And then moving to New York — New York is such a global city, culture everywhere in the world is compressed together so there’s a lot of opportunities to collaborate across different styles of music, across different forms of media, different disciplines. Like Chris [Paul], he’s an athlete and I’m a musician but together, we can give back. And that’s the beautiful thing about developing a craft or skill. You don’t have to have a whole lot of money to give back. I’m inspired by people who not just give money but give their time.
Paul: Growing up in the church and around my family, it was always about service. It was always about giving back and my late grandfather had the first African American-owned gas station in North Carolina, so that’s where I worked every summer. I was always at the gas station working and got a chance to see my parents if they were at a soup kitchen or different things like that and so then when I got into the NBA, I finally felt like I was in a position to give back and help others.
The biggest thing I’ve learned throughout the entire time is the thing that Jon said at the end — everyone always thinks it’s about the money, which it definitely takes dollars to impact certain areas but the thing that these kids wants more than any dollar bill — because these kids don’t know how much it costs to do this learning center — is the time. The most valuable thing that any of us have is time ’cause it’s easy to write a check but when these kids see you come in and giving yourself and your time, I think that’s the most valuable thing that you can do.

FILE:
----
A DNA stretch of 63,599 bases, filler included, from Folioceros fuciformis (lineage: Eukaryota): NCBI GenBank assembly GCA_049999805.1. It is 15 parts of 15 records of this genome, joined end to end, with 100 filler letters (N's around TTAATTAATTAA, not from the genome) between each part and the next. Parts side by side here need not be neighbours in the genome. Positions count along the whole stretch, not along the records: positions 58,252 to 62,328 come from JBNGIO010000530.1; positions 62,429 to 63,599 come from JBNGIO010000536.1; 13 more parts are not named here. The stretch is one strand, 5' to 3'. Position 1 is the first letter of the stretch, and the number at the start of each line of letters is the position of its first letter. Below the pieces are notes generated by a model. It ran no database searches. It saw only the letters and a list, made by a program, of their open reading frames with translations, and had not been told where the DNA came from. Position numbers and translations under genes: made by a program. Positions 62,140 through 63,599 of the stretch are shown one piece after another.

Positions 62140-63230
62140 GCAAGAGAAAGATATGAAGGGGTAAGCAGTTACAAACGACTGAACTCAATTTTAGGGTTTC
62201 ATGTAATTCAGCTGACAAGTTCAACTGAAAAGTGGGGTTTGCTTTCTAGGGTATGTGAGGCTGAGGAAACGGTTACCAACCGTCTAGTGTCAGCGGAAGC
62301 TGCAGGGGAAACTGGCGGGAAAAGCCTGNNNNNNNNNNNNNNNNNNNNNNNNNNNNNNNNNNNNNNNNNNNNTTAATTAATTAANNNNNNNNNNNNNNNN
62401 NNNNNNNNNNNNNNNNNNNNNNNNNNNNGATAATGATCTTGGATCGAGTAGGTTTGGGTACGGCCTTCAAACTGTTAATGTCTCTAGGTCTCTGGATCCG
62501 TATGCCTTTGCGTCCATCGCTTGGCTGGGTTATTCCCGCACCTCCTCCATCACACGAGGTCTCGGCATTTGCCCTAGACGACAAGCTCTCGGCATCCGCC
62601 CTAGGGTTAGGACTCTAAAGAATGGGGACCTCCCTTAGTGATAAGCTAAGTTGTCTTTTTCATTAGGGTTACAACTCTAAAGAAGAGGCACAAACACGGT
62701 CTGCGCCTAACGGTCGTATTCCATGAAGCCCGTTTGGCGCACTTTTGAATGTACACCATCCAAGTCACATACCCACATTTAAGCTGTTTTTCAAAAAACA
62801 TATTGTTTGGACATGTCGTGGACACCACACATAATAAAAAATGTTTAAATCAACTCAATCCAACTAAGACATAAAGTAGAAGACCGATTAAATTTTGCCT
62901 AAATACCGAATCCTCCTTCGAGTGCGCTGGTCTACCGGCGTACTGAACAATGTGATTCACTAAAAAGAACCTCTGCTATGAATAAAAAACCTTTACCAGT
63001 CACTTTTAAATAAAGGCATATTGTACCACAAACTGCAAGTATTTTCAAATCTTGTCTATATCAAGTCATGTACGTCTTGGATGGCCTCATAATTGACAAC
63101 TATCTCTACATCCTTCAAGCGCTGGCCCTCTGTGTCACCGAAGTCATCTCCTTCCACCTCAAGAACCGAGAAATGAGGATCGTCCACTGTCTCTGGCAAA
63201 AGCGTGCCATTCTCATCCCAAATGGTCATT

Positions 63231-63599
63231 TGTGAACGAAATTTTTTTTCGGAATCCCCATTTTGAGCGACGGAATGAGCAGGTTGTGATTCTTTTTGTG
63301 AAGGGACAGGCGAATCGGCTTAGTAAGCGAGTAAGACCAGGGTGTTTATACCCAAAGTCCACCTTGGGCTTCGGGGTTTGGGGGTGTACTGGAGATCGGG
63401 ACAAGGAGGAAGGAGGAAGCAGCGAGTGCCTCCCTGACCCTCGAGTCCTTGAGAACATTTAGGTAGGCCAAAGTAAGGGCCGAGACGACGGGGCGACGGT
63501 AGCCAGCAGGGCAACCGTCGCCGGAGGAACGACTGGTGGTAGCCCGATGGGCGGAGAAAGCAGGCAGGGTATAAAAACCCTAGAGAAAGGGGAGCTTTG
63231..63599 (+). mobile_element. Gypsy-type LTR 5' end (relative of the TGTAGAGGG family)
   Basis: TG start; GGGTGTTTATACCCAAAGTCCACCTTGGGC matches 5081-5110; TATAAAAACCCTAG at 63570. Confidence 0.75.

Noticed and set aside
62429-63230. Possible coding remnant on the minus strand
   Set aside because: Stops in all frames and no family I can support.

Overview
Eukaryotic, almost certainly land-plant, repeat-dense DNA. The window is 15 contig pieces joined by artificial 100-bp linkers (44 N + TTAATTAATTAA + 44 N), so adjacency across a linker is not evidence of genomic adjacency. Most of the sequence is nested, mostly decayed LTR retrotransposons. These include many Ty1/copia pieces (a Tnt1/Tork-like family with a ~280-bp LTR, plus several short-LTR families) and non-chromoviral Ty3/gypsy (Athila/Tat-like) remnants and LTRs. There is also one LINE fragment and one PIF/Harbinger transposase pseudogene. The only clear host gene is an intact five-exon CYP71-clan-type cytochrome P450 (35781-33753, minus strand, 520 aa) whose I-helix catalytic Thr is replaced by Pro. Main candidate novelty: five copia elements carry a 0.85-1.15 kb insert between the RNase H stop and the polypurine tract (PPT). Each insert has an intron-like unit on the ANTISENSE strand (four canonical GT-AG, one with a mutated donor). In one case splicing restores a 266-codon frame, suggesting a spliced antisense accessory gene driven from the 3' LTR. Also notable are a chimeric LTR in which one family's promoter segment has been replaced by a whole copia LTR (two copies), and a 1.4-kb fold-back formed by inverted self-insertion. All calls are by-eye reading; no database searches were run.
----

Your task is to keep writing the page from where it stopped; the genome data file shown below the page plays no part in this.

What is your current motivational anthem?
Batiste: I’m always listening to “We Shall Overcome.” That’s actually one of my favorite songs. It can apply to a spiritual journey, the Civil Rights movement, any personal struggle that you may be having — you may be trying to go to the gym more, anything. It’s just such a deep, deep song that I oftentimes think about it even when I’m not actively listening to it. That’s a song that I carry.
Paul: I can’t ever put my phone on shuffle ’cause you gon’ hear a bunch of Kirk Franklin, then 2 Chainz, then it might go to Yolanda Adams, to Donnie McClurkin. I listen to a lot of gospel music, so I like Chance The Rapper, which is crazy ’cause I had a chance to meet him and his father last summer. The way he puts hip-hop together with gospel music is right up my alley. “How Great” [is my favorite right now], which is a gospel song but it’s a different twist on it. I been in church all day everyday since I was a kid so I let my dad hear some of that. To see his performance at the  Grammys, I kept rewinding it ’cause I been listening to Kirk Franklin since I was a kid. Tamela Mann sang, too.
DJ Khaled is performing at the State Farm Neighborhood Sessions concert and also joined the both of you at today’s event (Feb 18). What is a major key you’ve learned from him?
Paul: Khaled is such a people person. We were all on the court and he just walked over to the crowd with the kids. That’s genuine. That’s not scripted, that’s not somebody telling you to do something — that’s just his energy. His energy is crazy.
Batiste: His energy is dope. I feel like he’s one of those people who kind of have tunnel vision focus that you can see even when we were shooting around. He would focus on it like this is the only thing that matters in the world right now. Any shot, he was pushing himself.
Paul: That’s why people don’t realize, too, why we can come together and do stuff like that because even though it’s two totally different elements whether it’s sports or entertainment, there’s a common interest where there’s a focus, a competitiveness and a will to want to be great at something.